Odds and Ends

It’s funny, when I started this blog several years ago, I was fairly good about updating and posting — on a good week, I might post three times, sometimes daily.  At the time I was doing the political job by day, while promoting Washington Irving and working behind the scenes on Jim Henson. And I thought, “Man, if I ever get to the point where I can stay home and write full time, I can blog daily! I’ll be a blogging machine!”

Yeah.  Well.  Not so much, sorry.  But I think you’ll thank me in the end, since it means I’m devoting more of my writing time to my current project than to the blog.  Still, that’s not to say there isn’t plenty else going on.  Like for instance:

–  Early registration is already open for the second annual Biographers International Organization (BIO) conference, which will take place in Washington, DC on May 21, 2011.  Home base for the event will be the National Press Club, but conference sessions will also be held at the National Archives and the Library of Congress.  More information — including a tentative list of panels — is available at the BIO website, by clicking here.

– Barb and I attended an absolutely spectacular lecture at the Smithsonian the other night, where we got to listen to Bob Hirst, the general editor of the new Mark Twain Autobiography, discuss Twain’s life, work, and the problems an editor stumbles across when trying to decide exactly what is meant by an “authoritative” autobiography.  To a packed house at the Natural History Museum, Hirst showed photos of Twain’s original typed manuscripts, which had been written on by Twain, corrected by later typists, smudged by typesetters, and revised by previous editors who thought they knew better than Twain how to tell his life story.  Looking at the mess on each page, it was sometimes unclear which corrections were Twain’s — was the slash through a comma, for instance, really his correction or that of a later editor? — which really made you appreciate the hard work, and the detective work, that goes into a project like this.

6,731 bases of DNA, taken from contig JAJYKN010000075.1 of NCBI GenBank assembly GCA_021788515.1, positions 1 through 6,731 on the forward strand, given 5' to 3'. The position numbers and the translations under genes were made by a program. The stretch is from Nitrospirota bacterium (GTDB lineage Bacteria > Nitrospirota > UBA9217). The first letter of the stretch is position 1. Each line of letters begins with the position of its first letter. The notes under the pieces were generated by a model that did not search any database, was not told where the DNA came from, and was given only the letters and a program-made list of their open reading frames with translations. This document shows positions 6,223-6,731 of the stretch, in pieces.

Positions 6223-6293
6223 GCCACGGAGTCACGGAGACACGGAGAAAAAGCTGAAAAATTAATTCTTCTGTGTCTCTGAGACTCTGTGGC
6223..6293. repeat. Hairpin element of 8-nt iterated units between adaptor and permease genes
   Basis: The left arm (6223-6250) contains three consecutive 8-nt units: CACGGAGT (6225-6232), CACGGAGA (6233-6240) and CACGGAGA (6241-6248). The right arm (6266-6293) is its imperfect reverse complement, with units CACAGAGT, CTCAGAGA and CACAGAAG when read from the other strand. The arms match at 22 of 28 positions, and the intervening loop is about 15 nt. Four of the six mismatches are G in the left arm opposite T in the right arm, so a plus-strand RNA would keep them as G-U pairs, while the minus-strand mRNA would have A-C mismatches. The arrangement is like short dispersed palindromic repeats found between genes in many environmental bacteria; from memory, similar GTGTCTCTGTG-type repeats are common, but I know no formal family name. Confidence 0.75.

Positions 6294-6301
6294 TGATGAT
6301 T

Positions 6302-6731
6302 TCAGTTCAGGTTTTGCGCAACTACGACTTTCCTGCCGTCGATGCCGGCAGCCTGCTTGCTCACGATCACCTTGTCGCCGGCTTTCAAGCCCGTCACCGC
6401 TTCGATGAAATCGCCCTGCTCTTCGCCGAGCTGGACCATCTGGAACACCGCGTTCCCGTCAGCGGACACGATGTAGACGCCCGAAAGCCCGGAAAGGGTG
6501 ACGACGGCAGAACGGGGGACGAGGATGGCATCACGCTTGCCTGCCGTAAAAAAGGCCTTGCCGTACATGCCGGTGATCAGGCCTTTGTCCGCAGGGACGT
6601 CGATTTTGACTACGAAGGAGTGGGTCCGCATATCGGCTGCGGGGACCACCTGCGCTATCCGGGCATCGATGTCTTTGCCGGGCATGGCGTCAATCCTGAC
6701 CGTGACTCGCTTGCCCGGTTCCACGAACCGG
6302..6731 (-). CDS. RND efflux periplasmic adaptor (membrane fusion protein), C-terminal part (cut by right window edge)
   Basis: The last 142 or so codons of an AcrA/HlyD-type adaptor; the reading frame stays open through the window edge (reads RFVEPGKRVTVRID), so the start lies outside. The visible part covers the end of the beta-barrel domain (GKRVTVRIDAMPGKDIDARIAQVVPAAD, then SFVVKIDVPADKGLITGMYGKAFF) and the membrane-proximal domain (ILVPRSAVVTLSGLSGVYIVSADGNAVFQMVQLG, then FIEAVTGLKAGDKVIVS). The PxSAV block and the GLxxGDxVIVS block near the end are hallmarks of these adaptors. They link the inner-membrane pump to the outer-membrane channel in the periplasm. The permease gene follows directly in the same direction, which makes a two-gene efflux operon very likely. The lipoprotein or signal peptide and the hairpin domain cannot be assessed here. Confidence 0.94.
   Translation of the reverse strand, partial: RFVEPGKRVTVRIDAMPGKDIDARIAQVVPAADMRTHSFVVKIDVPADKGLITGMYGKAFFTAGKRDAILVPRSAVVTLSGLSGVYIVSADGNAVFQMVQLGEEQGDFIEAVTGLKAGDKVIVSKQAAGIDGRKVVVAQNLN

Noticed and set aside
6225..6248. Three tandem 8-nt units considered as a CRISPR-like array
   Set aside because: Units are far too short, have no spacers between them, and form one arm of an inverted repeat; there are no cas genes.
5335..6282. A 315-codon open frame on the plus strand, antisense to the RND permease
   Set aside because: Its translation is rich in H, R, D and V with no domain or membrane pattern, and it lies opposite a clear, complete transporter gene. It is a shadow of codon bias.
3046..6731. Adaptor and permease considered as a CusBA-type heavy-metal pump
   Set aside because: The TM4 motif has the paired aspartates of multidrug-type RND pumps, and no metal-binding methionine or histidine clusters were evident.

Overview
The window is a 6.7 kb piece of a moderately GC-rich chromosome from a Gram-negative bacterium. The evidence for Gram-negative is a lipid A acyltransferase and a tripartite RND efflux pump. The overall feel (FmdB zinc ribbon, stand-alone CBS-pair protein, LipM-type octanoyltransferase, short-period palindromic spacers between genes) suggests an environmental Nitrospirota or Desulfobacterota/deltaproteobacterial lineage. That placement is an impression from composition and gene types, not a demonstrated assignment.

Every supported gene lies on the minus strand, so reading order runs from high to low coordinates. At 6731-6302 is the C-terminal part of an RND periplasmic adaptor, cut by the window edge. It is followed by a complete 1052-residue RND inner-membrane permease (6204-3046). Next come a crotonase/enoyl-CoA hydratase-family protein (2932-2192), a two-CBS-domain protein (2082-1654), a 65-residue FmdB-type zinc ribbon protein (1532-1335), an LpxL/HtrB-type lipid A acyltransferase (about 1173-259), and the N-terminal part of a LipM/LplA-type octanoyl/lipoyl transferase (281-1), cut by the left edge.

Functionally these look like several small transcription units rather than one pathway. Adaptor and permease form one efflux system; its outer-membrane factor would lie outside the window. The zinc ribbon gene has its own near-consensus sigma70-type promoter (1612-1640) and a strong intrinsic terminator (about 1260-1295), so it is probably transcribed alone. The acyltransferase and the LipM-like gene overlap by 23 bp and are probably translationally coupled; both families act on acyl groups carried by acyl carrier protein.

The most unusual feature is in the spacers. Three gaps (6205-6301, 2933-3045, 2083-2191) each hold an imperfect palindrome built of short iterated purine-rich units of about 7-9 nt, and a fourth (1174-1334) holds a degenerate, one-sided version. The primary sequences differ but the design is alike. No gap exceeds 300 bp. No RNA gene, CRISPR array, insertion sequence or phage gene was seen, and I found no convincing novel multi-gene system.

– This Saturday, we’re attending a showing of A Christmas Carol over at Ford’s Theatre.  It’s one of those things that’s become something of a Christmas tradition with us, in the same way that we always watch Emmet Otter’s Jugband Christmas or A Christmas Story. Plus it’s an opportunity to go see the Christmas trees for each state over at the White House, and the huge tree at the Capitol.  The only wrench in the plan right now is the weather.  It was a whopping 19 degrees this morning here in Maryland, which is not conducive to strolls on the Mall.

– Finally, here’s a really interesting piece on Herman Melville over in the New York Times, courtesy of my colleague — and 19th century historian and fellow political speech writer — Ted Widmer.

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